A colostomy is a surgical procedure in which an opening called stoma is created in the anterior abdominal wall to bring out the healthy end of the large intestine and suture it into the abdominal opening. This operation is done to provide an alternative channel for feces to leave the body. A colostomy is indicated in many conditions such as colon cancer, diverticulitis or abdominal injury. However, this procedure can be reversed in a procedure known as colostomy reversal surgery.
Colostomy Reversal Surgery Overview
Colostomy reversal surgery is a surgical procedure done to restore the function of the intestine and the rectum. This operation is usually performed as an open surgery but sometimes it may be done as laparoscopic reversal surgery, which is a minimally invasive procedure. The type of colostomy reversal surgery is not determined by the type of the prior colostomy surgery.
The patient is admitted to the hospital a few days before the surgery. To prepare for the procedure, the patient is given a medicine that helps to flush out bowels. Colostomy reversal surgery is done under general anesthesia.
In laparoscopic colostomy reversal surgery, a surgeon makes two incisions below the navel. These incisions enable the surgeon to insert surgical equipment and a laparoscope. Then the abdominal wall of the patient is lifted and detached from the internal organs by filling of the abdominal cavity with carbon dioxide. The rectum and the colon are reconnected with the help of a stapling device. Finally, the incisions are stitched close.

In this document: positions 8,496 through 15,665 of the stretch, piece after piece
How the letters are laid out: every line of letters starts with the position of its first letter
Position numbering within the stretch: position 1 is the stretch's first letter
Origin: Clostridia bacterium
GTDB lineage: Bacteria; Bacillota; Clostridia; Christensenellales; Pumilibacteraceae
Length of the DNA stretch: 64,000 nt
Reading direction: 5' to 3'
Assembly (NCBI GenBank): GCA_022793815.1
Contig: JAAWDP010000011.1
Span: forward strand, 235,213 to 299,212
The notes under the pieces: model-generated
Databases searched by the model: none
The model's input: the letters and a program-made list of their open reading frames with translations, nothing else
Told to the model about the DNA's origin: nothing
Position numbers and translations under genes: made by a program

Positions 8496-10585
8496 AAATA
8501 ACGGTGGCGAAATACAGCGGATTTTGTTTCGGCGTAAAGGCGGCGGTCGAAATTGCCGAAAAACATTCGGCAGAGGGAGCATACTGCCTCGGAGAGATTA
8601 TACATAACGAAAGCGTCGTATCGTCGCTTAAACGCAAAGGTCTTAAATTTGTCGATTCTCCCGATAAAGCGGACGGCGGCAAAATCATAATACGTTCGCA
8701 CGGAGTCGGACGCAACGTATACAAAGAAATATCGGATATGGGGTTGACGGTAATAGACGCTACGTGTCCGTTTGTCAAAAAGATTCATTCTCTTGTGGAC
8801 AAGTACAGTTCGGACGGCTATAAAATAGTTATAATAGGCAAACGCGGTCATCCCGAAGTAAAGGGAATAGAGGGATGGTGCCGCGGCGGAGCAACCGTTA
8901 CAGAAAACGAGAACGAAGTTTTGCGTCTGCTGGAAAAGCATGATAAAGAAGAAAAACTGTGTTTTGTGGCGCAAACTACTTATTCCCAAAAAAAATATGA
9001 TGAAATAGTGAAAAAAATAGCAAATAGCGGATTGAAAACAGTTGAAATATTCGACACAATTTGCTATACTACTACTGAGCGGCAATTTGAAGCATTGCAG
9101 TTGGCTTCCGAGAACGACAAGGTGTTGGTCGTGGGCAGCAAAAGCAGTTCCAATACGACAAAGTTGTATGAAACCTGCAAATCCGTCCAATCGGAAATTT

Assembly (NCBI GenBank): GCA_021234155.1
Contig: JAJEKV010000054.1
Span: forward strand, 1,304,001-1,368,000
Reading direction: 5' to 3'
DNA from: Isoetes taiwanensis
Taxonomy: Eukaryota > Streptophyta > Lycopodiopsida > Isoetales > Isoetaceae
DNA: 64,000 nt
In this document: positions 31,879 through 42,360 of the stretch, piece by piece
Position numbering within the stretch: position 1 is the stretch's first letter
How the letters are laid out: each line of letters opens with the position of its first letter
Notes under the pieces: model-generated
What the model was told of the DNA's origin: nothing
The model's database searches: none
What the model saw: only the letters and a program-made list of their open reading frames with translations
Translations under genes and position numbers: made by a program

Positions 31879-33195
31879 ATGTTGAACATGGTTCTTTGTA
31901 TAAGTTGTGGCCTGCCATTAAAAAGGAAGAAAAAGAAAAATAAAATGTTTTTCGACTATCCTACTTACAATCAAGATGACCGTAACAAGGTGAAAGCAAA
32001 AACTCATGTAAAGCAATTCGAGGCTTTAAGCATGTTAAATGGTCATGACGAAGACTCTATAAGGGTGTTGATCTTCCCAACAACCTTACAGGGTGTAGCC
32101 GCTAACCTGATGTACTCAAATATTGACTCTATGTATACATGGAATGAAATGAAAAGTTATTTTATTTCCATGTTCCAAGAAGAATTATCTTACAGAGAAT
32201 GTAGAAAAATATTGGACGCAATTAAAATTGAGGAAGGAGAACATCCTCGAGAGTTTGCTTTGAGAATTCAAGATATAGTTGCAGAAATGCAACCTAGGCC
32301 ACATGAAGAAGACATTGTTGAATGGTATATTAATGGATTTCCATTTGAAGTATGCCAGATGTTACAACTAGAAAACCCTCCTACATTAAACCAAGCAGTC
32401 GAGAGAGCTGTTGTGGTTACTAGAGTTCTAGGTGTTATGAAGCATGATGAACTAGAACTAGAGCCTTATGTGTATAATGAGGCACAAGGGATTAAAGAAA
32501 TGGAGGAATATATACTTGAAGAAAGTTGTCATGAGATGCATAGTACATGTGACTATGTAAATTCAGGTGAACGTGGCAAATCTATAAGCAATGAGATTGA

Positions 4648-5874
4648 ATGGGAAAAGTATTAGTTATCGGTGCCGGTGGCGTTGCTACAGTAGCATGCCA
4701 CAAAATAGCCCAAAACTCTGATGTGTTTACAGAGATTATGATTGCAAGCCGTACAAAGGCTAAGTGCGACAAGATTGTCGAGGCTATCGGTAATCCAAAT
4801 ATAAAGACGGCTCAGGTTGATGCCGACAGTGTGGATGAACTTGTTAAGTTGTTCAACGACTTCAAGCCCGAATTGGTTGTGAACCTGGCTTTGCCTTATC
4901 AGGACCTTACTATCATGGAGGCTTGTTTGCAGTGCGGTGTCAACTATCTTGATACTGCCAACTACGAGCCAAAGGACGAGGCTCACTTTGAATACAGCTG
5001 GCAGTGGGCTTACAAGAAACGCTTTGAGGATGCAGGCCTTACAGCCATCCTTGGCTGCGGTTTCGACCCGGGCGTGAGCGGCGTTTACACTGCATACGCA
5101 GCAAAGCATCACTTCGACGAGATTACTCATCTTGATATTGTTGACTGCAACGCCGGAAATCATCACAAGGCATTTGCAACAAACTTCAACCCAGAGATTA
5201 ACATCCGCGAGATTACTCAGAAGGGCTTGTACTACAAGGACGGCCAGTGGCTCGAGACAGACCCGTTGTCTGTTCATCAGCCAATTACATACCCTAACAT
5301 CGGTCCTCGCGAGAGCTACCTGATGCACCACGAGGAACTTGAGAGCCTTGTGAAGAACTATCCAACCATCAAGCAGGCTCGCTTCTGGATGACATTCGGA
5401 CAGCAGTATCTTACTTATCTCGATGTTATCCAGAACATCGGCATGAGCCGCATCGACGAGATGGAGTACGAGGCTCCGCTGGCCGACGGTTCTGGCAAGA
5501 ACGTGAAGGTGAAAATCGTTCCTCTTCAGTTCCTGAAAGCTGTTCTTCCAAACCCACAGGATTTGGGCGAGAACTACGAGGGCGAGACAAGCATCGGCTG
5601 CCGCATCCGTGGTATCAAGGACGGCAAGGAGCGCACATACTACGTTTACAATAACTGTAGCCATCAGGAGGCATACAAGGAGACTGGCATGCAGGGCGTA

Recovery time for colostomy reversal is between six to ten days. The patient is advised to be physically active to speed up the recovery. Being physically fit before the procedure also makes the recovery quicker.
Side Effects of Colostomy Reversal Surgery
The main side effect of colostomy reversal procedure lies in a length of time required for the bowel to begin functioning again. This may take a few days or much longer because the rectum was not used while there was an anterior stoma in the body.
Since a colostomy causes muscles of the intestine to weaken, the patient may experience interrupted or irregular bowel movements after colostomy reversal surgery. Diarrhea or constipation may develop as a side effect of the procedure.
The patient may experience bleeding during bowel movements or have bloody stools. Mild pain and tenderness in the abdomen may occur too. Less frequent urination and inability to drink or eat are other potential side effect of colostomy reversal.
Finally, as with any operation, the patient may have allergic reaction to anesthesia or the wound may get infected.